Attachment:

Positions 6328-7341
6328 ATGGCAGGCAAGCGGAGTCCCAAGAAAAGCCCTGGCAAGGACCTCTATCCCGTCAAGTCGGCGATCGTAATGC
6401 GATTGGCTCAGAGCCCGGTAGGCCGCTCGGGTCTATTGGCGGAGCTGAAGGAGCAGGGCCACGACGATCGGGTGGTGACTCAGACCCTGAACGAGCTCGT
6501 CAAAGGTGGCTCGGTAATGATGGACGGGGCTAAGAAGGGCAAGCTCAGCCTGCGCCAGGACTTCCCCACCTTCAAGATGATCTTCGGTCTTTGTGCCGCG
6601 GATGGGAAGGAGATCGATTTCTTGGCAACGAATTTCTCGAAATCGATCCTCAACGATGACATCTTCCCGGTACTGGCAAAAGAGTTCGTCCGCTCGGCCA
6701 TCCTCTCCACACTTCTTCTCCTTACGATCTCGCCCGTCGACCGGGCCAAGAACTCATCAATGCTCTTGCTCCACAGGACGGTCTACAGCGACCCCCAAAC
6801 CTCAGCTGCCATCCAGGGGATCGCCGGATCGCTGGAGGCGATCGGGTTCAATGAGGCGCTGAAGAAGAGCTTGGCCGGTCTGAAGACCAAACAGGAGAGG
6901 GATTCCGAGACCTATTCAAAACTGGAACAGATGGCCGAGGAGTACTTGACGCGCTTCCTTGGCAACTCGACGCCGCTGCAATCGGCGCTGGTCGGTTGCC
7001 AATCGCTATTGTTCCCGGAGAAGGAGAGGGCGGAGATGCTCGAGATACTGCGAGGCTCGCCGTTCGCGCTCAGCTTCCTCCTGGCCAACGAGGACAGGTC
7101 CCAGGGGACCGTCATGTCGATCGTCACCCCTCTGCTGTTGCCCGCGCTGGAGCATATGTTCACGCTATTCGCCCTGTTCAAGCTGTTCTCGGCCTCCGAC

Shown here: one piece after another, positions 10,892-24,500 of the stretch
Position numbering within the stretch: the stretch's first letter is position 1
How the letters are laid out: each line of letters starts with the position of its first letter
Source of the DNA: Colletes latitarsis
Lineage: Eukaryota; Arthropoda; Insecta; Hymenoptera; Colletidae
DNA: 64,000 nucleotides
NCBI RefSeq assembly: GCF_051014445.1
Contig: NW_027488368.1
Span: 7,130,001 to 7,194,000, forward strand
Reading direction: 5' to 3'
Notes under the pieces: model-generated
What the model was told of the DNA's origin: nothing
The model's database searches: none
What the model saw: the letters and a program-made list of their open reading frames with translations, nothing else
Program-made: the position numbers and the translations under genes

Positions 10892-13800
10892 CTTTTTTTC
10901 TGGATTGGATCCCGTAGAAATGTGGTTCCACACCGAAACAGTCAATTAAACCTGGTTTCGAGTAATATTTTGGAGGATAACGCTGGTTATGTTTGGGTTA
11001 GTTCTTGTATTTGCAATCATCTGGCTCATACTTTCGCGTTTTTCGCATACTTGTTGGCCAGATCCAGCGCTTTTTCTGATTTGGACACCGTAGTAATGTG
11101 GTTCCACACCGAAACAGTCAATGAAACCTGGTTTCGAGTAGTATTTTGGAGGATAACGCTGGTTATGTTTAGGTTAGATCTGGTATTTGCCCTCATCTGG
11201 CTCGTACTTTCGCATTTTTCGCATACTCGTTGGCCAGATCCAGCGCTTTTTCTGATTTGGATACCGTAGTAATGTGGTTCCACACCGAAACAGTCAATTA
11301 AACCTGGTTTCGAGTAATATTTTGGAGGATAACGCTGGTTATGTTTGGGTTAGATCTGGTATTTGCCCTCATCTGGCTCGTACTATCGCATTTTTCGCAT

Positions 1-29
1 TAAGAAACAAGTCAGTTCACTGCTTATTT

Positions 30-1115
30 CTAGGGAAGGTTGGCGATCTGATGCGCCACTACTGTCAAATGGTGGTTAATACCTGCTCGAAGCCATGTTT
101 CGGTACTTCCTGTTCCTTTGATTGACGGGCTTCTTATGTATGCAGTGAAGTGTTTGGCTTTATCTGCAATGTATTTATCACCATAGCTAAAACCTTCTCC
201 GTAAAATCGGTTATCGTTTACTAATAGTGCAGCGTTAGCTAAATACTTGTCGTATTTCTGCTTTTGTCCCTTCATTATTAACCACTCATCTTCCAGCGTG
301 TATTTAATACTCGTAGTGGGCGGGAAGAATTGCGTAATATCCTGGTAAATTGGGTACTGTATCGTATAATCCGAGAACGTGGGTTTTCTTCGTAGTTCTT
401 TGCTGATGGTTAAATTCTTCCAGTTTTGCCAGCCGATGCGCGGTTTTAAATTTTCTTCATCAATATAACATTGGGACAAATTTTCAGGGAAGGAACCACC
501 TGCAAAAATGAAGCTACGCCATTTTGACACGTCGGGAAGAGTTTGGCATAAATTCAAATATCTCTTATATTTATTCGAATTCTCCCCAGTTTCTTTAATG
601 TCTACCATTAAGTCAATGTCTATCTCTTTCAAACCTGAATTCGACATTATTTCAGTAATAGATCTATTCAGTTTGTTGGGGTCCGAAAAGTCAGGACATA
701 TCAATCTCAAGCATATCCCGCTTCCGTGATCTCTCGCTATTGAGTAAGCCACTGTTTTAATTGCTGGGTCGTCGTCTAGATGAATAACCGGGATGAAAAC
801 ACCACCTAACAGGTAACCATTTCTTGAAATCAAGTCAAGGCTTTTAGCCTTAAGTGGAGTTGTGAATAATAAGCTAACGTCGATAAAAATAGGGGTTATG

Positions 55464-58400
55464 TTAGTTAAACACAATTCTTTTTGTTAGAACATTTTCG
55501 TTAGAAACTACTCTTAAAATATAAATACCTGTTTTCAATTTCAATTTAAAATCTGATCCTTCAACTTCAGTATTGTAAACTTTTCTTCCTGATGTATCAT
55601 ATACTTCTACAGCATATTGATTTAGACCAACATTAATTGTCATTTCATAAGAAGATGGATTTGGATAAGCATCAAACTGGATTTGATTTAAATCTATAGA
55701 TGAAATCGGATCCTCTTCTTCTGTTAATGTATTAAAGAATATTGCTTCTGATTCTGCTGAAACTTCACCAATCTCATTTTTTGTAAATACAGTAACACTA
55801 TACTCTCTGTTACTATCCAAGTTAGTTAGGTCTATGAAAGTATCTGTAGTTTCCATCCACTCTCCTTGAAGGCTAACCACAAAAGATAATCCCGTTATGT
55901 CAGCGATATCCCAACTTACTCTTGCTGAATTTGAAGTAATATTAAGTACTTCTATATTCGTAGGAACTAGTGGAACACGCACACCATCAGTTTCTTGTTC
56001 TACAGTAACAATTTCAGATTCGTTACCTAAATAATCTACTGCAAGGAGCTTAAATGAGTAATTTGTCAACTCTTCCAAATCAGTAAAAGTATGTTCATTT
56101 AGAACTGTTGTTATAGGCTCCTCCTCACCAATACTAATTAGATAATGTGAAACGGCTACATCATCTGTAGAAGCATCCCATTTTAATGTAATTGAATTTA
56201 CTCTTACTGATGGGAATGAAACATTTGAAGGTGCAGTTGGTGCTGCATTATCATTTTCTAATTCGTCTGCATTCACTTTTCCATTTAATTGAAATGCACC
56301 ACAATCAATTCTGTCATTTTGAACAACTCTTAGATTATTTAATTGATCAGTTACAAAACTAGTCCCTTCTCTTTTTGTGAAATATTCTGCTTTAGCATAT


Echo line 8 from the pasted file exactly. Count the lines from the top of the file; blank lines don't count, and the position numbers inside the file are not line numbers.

6901 GATTCCGAGACCTATTCAAAACTGGAACAGATGGCCGAGGAGTACTTGACGCGCTTCCTTGGCAACTCGACGCCGCTGCAATCGGCGCTGGTCGGTTGCC